We add some metric data of the ethnic group that presents the characters of the type in the purest state: 4 Yamamadi gave a horizontal index. average of 81.8, an average stature of 159.8, a ratio of the lower limb to the stature of 50.2, ie of almost brachischelia (ie of short-legged proportions). The number of individuals, however, is too small.
The Yamamadi type often presents itself with a low aspect, but certainly it can present itself with an aging aspect; it is probable that a form of refinement of this type is for example the Carajá dell’Araguaya. The Bororó type is one of the most interesting, if not the most interesting in America (fig. 3). It is among the most Mongolian on this continent. The singularity of its appearance, however, is increased by the custom of the epilation. The root of the nose is moderately salient, the back not very prominent, straight and broad. The nostrils turned towards the front. The tip of the nose is at the opposite extreme of the previous type, that is, it can be said to be almost absent. The nasal septum often has the singularity of not reaching the level of the wings. The upper eyelid crease sometimes extends inwards with a true Mongolian crease. The facial width is strong, but the height is also strong, so a large face. The skull is high, the frontal convexity regularly salient. The hair has the lowest frequency of wavy, among all the series studied. The skin is quite dark.
20 male Bororos have an average horizontal index of 81.2, a stature of 173.7, a ratio of the lower limb to the stature of 50.9, ie mesathyskelia.
Recently, Baptista and Roquette-Pinto dissected an Indiana Ipurina, which, perhaps, belongs anthropologically to this type or in which, at least, the predominance of characters of this type is recognizable. The aforementioned authors found very special anatomical features. For this subject and for others we hope that the researches will multiply, given their great importance.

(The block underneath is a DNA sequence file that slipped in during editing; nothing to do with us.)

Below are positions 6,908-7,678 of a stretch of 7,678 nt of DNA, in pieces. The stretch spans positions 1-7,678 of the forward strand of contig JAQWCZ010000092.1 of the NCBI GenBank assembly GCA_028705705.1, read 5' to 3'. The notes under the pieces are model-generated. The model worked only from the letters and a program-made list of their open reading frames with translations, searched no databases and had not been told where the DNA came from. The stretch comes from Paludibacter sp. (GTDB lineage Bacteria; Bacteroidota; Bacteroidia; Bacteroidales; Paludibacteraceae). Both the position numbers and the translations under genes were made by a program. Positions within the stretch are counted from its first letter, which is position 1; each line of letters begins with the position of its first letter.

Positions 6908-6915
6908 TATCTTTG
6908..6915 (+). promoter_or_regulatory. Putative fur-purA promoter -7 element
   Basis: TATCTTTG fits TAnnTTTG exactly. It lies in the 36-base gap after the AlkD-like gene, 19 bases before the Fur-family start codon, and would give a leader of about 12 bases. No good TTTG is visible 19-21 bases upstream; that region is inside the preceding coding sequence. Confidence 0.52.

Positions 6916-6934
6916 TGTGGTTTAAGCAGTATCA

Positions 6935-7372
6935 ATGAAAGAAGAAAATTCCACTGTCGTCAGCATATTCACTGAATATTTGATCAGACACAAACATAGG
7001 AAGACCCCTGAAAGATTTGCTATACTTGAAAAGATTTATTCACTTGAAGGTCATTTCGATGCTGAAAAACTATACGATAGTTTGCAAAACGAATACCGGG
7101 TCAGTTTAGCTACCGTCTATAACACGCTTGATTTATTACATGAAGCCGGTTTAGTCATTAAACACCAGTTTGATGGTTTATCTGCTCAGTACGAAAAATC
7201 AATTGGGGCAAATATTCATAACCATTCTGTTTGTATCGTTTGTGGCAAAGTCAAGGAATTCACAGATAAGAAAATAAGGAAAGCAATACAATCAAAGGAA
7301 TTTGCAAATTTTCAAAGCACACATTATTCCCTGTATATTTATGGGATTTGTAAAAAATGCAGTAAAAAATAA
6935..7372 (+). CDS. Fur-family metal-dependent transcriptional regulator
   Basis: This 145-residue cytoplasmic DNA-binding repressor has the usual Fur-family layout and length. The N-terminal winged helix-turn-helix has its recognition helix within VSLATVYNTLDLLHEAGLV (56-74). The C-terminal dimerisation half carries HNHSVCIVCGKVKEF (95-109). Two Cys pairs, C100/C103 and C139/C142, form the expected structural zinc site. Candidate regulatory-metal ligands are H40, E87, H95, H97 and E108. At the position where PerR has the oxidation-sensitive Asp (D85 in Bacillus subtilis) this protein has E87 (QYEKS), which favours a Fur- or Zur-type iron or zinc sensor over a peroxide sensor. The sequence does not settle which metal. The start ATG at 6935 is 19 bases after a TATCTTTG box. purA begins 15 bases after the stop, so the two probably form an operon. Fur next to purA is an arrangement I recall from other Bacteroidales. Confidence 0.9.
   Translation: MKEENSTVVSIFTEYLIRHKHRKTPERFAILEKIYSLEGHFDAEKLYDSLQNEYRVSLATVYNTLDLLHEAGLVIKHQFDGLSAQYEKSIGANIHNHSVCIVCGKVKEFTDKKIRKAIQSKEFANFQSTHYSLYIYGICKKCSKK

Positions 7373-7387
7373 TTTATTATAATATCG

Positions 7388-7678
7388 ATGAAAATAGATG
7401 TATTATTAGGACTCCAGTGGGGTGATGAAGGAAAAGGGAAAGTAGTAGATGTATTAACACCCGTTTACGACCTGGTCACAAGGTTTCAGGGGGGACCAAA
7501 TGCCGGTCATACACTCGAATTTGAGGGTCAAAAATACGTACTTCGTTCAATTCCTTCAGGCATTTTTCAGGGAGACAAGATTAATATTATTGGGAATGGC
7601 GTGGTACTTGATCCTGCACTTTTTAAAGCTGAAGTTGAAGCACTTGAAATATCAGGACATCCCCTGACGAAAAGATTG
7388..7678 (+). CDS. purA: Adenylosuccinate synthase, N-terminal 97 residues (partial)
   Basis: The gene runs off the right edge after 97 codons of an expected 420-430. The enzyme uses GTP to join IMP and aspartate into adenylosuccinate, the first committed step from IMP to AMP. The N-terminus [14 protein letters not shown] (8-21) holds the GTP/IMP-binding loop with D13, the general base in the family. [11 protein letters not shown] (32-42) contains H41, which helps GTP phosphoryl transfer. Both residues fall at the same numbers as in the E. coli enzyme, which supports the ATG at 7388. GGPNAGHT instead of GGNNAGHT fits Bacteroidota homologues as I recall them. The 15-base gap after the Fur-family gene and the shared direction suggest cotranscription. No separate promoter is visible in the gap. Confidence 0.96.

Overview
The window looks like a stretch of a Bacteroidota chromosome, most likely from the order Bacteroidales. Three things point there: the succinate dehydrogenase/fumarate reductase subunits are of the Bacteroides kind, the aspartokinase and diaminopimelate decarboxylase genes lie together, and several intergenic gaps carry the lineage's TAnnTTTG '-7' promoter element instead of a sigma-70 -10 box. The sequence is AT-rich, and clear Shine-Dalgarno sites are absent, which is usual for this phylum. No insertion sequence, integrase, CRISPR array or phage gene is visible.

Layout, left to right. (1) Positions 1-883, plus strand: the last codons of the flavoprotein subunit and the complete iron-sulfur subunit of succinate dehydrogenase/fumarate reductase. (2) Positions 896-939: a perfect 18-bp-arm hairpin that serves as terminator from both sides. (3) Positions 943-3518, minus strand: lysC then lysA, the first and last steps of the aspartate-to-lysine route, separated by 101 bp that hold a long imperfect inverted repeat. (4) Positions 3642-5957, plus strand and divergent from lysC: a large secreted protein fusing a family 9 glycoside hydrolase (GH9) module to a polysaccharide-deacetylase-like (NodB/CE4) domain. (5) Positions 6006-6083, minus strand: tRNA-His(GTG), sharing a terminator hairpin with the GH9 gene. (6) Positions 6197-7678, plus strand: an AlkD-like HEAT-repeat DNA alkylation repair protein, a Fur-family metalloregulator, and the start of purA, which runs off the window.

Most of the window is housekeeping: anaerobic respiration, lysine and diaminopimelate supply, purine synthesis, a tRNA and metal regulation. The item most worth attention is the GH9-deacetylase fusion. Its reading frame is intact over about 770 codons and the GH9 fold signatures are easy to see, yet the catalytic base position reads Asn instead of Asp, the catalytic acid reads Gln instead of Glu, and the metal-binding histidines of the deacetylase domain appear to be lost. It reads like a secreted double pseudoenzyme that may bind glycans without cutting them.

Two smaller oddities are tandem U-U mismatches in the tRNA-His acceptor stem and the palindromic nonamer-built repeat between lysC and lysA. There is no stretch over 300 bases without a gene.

The Bororó type certainly owes his individualization to the isolation in which he remained in the heart of Brazil in the Altipiano del Matto Grosso, the region least open to ethnic movements. It is a type of very great importance for general questions relating to the population of America and the antiquity of man on this continent. But there cannot be a word here. Instead, it is necessary to note how the Bororó type proves to be the same type that is found in the sambaquis (Evening), shell deposits on the seashore, which some believe to be remnants of meals, others natural beach formations, at least in some cases. The opinion is widespread that the human craniense type found in the said sambaquis belongs to the Tupi type, but as we have seen, in reality the people of this name are characterized by mesocephalic skull at most and above all low, while the cranî of the sambaquis they are declared brachycephalic, and tall. The facial characters are absolutely different, since a strong degree of facial flattening is clearly evident in the skulls of the sambaquis, although not such as is found in the Mongolian type proper, but as in that human type that Sera called the first or Polynesian.. It is very important to note that this type, very probably, occurs in a single example in the skulls of the subfossil race of Lagoa Santa (see paleoanthropology), a skull that has often been neglected by those who have considered the Lagoa Santa series and that instead it demonstrates the presence of already quite ancient series mixes.